Pessimism. Maybe of moderate intensity, but still pessimism. This is the feeling that I got a couple of weeks ago after attending a speech on Libya by political scientist Moncef Djaziri (Institute for Political and International Studies, University of Lausanne) at Barcelona’s European Institute of the Mediterranean (IEMed). My pessimism was not drawn from what he said about the Libyan national identity, but because prospects for women there seem to be rather complicated. Because some progress achieved during Gaddafi era in relation to women’s rights are being lost. And because Djaziri understands that the most likely scenario is “an Islamic state” for Libya, a scenario that is “continuously enhanced” given that Islamists “are very well organized”.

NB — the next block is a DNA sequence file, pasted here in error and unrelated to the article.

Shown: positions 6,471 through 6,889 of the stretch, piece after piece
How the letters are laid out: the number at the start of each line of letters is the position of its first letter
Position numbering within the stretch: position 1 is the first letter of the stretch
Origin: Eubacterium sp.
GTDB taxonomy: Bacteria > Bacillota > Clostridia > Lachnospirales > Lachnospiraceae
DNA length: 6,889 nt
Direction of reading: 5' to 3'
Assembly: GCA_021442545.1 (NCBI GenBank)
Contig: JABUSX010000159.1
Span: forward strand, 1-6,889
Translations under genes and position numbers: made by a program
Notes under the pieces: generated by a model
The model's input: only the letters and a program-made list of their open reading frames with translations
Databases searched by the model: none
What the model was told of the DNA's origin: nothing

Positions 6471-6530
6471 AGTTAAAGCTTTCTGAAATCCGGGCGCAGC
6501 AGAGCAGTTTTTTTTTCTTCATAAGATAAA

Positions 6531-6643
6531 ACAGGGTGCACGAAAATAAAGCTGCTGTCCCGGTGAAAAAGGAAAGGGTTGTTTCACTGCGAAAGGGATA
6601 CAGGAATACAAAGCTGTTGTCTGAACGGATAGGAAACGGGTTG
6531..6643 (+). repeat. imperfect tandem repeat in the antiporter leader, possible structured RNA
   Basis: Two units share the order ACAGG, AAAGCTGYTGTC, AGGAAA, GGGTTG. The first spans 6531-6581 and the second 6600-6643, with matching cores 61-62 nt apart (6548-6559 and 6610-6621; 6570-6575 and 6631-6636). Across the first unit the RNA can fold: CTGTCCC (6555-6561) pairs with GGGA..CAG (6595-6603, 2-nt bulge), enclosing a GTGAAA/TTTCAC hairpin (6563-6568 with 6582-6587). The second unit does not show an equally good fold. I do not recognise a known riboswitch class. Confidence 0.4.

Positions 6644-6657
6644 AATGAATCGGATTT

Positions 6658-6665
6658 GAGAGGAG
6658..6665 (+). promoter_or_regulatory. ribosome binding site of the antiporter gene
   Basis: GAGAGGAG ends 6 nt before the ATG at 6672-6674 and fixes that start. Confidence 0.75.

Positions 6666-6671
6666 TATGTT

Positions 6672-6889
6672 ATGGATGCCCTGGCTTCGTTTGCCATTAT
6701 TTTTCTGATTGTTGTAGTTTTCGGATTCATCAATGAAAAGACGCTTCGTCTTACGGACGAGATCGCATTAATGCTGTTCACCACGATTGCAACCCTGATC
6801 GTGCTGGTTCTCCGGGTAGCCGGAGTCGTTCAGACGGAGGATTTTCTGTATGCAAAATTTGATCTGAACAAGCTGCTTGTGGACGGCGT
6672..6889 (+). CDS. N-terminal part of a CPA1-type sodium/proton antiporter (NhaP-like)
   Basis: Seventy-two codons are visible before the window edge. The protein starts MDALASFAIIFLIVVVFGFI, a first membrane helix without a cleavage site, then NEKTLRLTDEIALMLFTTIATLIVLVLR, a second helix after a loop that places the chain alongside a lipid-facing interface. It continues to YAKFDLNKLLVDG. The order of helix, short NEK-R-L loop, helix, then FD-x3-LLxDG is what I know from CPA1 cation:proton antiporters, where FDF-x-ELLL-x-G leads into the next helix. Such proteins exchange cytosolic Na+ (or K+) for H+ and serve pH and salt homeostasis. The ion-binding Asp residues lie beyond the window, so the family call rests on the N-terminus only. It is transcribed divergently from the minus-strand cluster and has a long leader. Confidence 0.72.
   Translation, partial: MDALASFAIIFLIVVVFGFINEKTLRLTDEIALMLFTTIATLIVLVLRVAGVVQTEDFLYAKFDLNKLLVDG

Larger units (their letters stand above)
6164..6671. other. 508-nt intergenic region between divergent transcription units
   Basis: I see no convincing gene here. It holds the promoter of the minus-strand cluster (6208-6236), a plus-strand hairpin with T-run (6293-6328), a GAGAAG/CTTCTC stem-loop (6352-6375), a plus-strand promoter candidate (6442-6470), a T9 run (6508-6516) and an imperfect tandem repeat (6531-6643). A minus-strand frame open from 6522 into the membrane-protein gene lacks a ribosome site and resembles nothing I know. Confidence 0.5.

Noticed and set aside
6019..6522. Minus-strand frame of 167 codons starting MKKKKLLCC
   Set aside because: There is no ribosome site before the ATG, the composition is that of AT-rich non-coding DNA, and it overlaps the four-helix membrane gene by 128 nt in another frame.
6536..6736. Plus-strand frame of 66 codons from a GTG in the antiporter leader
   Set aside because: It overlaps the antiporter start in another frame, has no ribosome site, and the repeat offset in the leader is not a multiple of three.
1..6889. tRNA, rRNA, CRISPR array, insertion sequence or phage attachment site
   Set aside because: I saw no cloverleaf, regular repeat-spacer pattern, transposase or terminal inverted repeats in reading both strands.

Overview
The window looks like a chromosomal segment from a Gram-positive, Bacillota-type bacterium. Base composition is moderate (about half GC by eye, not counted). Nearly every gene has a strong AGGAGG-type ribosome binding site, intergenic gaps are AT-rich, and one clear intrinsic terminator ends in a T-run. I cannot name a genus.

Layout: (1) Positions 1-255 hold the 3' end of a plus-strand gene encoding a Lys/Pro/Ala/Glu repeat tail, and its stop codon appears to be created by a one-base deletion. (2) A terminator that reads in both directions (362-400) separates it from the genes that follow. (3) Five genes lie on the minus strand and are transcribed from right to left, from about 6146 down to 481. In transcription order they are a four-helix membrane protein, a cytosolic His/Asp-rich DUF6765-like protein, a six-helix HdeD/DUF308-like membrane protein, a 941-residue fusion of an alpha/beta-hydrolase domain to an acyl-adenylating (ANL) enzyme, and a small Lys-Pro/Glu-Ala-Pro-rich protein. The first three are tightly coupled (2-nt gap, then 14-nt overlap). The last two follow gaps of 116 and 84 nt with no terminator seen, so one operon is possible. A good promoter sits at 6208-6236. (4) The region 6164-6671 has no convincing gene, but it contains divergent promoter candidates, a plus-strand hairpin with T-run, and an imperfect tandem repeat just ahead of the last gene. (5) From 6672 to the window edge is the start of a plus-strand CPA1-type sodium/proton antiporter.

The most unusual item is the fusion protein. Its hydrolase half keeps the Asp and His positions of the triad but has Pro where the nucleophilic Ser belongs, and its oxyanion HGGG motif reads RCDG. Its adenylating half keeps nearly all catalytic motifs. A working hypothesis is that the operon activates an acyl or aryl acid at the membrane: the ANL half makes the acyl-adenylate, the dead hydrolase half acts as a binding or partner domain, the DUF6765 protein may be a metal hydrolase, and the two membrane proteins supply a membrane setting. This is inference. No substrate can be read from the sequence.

I would say that Djaziri is not much satisfied with that prospect. From what he said, it seems that he would prefer another hypothesis for Liby’as future, what he calls “the republican state”. According to him, “there is not much chance” for this possibility to see the light of day, even if it has some level of support in Tripolitania, the region that was Gaddafi’s centre of power. Vested with large powers, a president “who embodied national identity” could be one of new Libya’s most powerful symbols. But, the professor recalls, this is not what Islamists want. They rather prefer a parliamentary system, “more coherent” with their political preferences.